MPLX is wrapping up a three-part, $500 million plan to facilitate the pipeline transport of large volumes of field condensate and natural gasoline from the Marcellus and Utica plays to Midwest refineries, western Canadian heavy-crude shippers and other end users. But “wrapping up” may be the wrong phrase. In fact, MPLX sees its Cornerstone Pipeline, Utica Build-Out Projects and other elements of the company’s Midwest pipeline push as part of a larger and continuing effort to deal with remaining inefficiencies in the delivery of Marcellus/Utica liquids to market. Today we review what has been accomplished so far, and what expansions and enhancements to MPLX’s pipeline plan may be in the offing.
It would be difficult (if not impossible) to find anyone who has done more than MPLX (a master limited partnership formed by Marathon Petroleum Corp. (MPC) and its MarkWest Energy Partners unit) to address the challenges of increasing volumes of natural gas liquids (NGLs) and field condensate produced in eastern Ohio’s Utica play and the liquids-rich portion of the Marcellus play in western Pennsylvania and northern West Virginia. As we discussed in our Join Together With Demand Drill Down Report, MarkWest not only developed an extensive portfolio of natural gas processing plants (to separate mixed NGLs from the raw gas stream that emerges at the wellhead) and fractionators (to split mixed NGLs into purity products like ethane, propane, butane and natural gasoline), but also a network of intraregional pipelines to help manage the efficient flow of NGLs — especially ethane, the lightest and most challenging NGL to store and transport. More recently, in Part 1 and Part 2 of our “1-2-3” blog series, we considered MPLX’s plan to more efficiently transport the heavier end of the NGL barrel (namely, natural gasoline; a.k.a. plant condensate or pentane-plus) and field condensate (a superlight crude oil also known as lease condensate) to end users.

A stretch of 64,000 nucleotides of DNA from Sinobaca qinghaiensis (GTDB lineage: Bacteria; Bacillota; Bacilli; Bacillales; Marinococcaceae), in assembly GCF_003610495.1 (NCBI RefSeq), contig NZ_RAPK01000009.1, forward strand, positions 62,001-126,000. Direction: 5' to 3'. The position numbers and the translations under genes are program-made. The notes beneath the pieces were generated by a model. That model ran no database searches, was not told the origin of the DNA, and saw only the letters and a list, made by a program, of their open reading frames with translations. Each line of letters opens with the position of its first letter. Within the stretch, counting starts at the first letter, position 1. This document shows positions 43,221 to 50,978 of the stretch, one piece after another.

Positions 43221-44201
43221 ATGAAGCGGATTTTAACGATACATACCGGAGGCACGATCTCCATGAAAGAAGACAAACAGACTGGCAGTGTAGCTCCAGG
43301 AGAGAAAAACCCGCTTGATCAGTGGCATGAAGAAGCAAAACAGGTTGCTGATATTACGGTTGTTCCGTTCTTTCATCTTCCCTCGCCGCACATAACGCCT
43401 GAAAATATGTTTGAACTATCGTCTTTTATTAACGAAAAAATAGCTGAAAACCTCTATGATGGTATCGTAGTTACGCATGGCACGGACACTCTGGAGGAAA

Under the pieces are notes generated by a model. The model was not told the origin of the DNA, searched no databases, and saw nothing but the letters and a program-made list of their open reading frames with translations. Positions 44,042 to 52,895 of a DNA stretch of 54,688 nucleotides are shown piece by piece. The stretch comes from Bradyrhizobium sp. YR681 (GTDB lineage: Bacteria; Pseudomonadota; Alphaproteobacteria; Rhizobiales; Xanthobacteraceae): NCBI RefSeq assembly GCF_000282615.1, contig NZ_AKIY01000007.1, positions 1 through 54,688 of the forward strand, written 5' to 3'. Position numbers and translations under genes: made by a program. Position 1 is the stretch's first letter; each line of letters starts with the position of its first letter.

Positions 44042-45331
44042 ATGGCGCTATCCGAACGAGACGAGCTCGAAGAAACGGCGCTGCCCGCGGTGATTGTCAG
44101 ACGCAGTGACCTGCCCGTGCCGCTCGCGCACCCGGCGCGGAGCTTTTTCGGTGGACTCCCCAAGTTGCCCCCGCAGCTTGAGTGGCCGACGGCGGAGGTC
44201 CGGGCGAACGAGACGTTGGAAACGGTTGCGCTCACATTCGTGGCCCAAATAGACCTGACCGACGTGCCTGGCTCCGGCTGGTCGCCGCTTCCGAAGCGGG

Natural gasoline is used as a gasoline blending agent, a feedstock for steam crackers (see RBN Drill Down Report What’s Crackin’ with Steam Crackers) and as a diluent — that is, blended into heavy bitumen crudes in western Canada to reduce viscosity and enable them to flow more easily through pipelines. Among other things, field (or lease) condensate can be run as a feedstock at refineries and condensate splitters (see Dancing in the Dark), blended into crude oil or used as diluent. Production of natural gasoline and field condensate has been rising in fits and starts for a number of years now, particularly since 2013, when producers shifted the focus of their drilling to the Utica and liquids-rich, or wet, parts of the Marcellus so they could supplement their natural gas revenue with the sale of NGLs. According to the Energy Information Administration (EIA), natural gasoline (pentane-plus) production at fractionators in the Marcellus/Utica (that is, EIA’s Appalachia No. 1 Refining District, which includes West Virginia and Pennsylvania, and its Indiana-Illinois-Kentucky Refining District, which — despite its name — includes Ohio) peaked at 56 Mb/d in December 2015 (four times the 14 Mb/d produced in January 2013). It has since sagged, but only slightly (52 Mb/d as of April 2017, the last month for which EIA statistics are available). According to EIA, the Ohio Department of Natural Resources (DNR) and other sources, field condensate production in the Marcellus/Utica now averages more than 100 Mb/d, with about two-thirds of that being produced in Ohio and the rest in West Virginia and Pennsylvania. All this production — 50 Mb/d or so of plant condensate and twice as much field condensate — needs to be moved to market. But until MPLX stepped to the plate, no pipelines had been built to transport them, leaving producers with only three options: tank trucks, rail tankcars and (thanks to the Ohio River flowing through the shale plays) barges that can move these products as far as the Gulf Coast. MPLX and MPC have invested in all of these transportation methods in the Marcellus/Utica.